Hunter’s Hope — Commentary

“Isn’t he just full of it?” Amber Atwood asks with a laugh. “He thinks he knows everything.”

“I do not. I’m just right, and that’s just the way it is,” her son, Hunter Phifer, snarks with a grin.

It’s been six weeks since Hunter received a new kidney, and he is certainly feeling better.

It’s a Thursday night, and mother and son are sitting at the kitchen table eating homemade pizza and undergoing yet another interview. Hunter’s gotten used to them, he says, but still feels a little nervous talking to me.

Until just recently, Amber didn’t think a night like this could happen. Hunter’s been sick since before he was born. As a little kid, she says, he learned quickly to avoid certain foods. He says that he knew how to recognize sodium content before he ever knew what it really meant.

Hunter just knew he couldn’t eat pizza like the other kids. Or chips or burgers. Or his beloved peanut butter. And it’s apparent in this laid-back, finally normal evening that this has changed.

A year ago, none of us could have guessed we’d be sitting here.

I first met Hunter in January of 2014. He was a sickly senior in high school who didn’t look long for this world. He was thin. His skin was yellow. I felt like I was meeting a ghost.

Amber did most of the talking during that first interview. Hunter had never been interviewed before and was shy. But more than that, he was too sick to talk much.

At that same time, Brian Smothers and his partner Stephanie Olson were making a life-changing decision.

The new parents were debating a risky move to Northwest Arkansas. They wanted to make a new start and hoped to get jobs that would give their daughter, Emory, a better life.

Both families were hopeful that 2014 would be the year their dreams could come true. Amber hoped her son would start dialysis and get the chance to be a normal teenager. Brian hoped to start college again. Stephanie hoped her daughter would finally have financial security.

“I certainly didn’t expect to give a kidney when we moved here last year,” Brian says.

But he did. On Jan. 21, Hunter’s life was forever improved by Brian’s donation. Healthy for the first time, Hunter is finally tasting what normal feels like.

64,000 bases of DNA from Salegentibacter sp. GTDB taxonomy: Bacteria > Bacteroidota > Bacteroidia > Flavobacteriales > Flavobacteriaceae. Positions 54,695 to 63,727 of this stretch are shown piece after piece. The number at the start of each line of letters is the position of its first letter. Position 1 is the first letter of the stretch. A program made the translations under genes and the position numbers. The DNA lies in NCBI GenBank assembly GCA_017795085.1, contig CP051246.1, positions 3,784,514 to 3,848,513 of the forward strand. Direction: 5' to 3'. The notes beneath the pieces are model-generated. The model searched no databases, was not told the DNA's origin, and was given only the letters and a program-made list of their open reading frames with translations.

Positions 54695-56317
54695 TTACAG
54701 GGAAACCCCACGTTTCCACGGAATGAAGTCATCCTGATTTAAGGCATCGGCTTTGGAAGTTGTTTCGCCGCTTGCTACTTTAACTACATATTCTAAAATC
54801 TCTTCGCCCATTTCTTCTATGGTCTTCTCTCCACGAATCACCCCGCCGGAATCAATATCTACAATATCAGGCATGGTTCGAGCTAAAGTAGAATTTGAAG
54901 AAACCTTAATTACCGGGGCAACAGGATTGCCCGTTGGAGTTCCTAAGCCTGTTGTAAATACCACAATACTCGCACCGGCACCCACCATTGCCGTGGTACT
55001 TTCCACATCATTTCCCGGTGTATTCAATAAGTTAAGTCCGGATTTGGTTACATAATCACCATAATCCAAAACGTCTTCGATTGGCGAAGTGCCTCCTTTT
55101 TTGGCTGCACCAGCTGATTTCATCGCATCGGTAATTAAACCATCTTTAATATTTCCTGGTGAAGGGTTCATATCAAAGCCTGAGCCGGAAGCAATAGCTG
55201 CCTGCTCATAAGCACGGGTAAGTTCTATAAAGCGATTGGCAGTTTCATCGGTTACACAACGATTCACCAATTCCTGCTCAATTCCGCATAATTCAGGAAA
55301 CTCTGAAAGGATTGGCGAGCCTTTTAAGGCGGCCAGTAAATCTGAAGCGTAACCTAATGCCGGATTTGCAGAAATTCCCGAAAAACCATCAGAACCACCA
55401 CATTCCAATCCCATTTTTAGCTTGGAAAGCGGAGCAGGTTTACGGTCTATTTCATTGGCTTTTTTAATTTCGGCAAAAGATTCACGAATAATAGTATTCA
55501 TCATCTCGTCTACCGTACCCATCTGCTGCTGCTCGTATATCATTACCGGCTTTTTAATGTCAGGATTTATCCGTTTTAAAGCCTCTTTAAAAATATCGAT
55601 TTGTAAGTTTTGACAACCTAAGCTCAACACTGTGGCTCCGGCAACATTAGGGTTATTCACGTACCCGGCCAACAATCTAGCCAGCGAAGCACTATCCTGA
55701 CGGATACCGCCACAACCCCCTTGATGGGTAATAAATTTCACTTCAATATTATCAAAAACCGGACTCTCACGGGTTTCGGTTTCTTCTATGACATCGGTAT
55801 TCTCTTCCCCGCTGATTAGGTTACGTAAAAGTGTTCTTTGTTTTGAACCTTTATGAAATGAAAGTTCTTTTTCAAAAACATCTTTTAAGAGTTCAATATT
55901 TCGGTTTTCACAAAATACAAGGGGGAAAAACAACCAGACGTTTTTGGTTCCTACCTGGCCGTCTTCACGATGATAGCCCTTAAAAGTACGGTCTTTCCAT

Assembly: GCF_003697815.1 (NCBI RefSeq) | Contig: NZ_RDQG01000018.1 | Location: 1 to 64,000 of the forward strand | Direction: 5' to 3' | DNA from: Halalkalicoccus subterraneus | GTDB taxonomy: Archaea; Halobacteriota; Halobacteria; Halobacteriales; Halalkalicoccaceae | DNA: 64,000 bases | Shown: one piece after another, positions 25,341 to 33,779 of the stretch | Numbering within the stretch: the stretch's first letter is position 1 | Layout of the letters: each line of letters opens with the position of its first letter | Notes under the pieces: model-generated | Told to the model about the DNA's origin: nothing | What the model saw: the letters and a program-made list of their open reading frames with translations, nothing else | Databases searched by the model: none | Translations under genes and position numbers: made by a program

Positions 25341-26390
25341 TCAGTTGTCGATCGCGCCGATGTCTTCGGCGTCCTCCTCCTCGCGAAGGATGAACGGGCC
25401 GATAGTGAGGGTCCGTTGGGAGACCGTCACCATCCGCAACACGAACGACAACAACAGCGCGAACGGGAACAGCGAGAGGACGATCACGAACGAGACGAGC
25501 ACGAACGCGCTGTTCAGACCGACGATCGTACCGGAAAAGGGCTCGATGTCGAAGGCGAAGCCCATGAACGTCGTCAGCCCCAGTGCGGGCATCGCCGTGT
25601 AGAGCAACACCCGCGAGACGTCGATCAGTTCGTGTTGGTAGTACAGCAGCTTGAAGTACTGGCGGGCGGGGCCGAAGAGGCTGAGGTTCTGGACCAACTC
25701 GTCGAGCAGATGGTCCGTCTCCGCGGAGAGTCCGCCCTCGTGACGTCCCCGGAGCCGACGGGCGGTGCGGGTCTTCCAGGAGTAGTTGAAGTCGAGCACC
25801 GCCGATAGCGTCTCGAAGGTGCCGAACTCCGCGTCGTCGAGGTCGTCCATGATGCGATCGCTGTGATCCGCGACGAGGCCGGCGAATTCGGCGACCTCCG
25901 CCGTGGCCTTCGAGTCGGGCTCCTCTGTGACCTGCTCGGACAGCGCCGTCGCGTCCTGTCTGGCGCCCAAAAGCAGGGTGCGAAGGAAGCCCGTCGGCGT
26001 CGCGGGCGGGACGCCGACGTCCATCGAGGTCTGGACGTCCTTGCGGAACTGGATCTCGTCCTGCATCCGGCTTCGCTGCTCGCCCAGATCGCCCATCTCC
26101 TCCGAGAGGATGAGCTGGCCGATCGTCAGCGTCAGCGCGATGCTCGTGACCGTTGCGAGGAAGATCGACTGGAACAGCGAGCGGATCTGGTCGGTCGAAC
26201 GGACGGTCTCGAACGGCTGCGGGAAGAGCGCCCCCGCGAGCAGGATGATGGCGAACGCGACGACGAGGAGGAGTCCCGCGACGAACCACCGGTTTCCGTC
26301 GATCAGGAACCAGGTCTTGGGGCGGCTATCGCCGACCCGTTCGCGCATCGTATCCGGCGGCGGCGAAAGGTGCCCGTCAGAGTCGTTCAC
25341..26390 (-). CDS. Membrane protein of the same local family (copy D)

The same cannot be said for Brian, who with one less kidney has had to cut back on pizza. Despite this diet change, the 25-year-old says he would do it again if he could.

I’ve spent a year following Hunter. I’ve watched him start dialysis, graduate high school and begin college. I felt the hopeful, yet apprehensive, joy of learning he had a donor and the heartbreak when the surgery was postponed.

But as far as these stories are concerned, the surgeries are just a framework. They’re not about the transplant at all.

This is a story about a family that spent 19 years waiting for Hunter to wake up that afternoon.

It’s a story about a little girl who ate raisins and danced in the waiting room while her father underwent a life-changing surgery.

It’s about Stephanie, who kept it together, supported Brian and made it possible for him to do this.

It’s about Penny, a mom who was terrified to lose her son but ultimately stood by his side.

It’s a story about hope — the anticipation that good things are coming and that one’s current misfortunes will be lifted. It’s about the prayer and the pleading that often goes unanswered in this life.

It’s about believing in the face of unbearable odds.

A year ago, none of us could have seen where this story was going to go, but we hoped it would end like this.

Hunter Phifer has a new kidney. It’s the end of this series and the final line of my story.

But it is only the beginning of his.

Allison Carter can be reached by email at acarter@nwadg.com or at nwaallison on Twitter.


 

Link to the article can be found here.

 

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